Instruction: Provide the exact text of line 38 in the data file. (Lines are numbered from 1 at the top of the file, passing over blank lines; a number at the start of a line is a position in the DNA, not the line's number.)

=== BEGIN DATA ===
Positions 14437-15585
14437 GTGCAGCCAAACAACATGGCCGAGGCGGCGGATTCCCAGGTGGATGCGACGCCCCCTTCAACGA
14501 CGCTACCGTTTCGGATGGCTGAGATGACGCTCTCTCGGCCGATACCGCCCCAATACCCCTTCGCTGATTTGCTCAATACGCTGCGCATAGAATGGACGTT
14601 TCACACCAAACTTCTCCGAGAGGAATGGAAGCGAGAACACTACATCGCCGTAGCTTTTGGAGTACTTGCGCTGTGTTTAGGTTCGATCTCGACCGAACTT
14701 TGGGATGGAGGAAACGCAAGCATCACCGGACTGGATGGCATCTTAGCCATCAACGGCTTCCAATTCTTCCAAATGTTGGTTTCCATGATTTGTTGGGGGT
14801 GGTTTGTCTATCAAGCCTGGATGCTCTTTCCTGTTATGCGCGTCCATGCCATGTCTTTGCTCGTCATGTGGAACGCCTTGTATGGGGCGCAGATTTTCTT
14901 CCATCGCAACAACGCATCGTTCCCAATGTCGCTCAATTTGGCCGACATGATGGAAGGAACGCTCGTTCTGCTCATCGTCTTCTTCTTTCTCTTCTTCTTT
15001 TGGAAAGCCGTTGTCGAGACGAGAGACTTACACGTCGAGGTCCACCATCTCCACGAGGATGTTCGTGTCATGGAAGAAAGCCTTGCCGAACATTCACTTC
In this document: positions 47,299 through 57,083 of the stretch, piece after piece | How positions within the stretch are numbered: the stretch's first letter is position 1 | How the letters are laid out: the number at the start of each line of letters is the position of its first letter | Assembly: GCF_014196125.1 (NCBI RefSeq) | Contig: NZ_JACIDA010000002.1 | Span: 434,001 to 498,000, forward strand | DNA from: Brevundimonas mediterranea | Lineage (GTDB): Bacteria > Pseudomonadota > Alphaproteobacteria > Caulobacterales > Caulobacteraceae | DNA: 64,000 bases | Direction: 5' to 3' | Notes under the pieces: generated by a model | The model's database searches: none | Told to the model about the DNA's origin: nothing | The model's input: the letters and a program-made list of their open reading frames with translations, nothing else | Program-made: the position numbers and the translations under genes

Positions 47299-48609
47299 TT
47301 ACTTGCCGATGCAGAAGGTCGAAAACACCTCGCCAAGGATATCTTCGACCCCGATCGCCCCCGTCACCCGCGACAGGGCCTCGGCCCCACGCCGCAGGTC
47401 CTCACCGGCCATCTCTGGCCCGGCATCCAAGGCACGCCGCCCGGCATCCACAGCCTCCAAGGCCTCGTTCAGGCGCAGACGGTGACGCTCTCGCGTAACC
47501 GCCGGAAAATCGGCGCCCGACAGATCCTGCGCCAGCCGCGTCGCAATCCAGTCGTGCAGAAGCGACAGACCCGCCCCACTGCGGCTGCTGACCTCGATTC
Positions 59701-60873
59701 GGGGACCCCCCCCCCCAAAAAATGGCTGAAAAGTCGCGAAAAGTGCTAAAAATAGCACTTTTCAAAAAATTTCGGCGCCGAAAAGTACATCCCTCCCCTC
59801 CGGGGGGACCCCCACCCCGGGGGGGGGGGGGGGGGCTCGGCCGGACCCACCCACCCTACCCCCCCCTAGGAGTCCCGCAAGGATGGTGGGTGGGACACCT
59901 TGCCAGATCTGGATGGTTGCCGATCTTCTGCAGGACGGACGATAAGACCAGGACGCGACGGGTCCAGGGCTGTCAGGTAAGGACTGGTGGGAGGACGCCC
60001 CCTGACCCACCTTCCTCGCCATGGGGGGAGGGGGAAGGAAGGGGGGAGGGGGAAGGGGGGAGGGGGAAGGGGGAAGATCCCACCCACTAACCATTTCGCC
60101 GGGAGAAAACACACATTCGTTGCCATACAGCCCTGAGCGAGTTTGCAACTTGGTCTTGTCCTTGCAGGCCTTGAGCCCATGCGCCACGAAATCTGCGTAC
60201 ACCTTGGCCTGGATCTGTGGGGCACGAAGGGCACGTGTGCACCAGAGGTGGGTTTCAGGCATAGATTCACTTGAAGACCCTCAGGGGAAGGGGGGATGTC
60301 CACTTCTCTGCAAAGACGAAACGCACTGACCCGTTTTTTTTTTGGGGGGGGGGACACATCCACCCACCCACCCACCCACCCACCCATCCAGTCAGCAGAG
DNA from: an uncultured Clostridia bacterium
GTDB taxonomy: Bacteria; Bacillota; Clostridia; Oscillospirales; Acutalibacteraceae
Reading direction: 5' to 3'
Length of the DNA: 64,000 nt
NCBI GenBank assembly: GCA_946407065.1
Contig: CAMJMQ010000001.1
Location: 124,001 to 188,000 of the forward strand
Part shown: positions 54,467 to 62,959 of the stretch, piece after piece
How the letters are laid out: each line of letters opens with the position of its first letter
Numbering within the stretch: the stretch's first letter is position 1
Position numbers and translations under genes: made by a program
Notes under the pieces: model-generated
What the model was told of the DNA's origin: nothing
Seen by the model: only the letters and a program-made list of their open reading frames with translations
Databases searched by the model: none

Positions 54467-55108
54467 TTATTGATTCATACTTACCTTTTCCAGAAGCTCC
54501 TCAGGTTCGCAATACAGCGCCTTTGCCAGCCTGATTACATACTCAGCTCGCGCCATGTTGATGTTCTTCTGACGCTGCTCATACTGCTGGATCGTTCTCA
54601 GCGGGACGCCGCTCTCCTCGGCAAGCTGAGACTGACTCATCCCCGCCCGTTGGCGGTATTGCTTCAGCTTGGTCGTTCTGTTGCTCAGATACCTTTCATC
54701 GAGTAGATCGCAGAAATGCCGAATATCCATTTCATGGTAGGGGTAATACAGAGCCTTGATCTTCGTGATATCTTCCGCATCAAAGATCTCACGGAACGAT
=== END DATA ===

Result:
Positions 54467-55108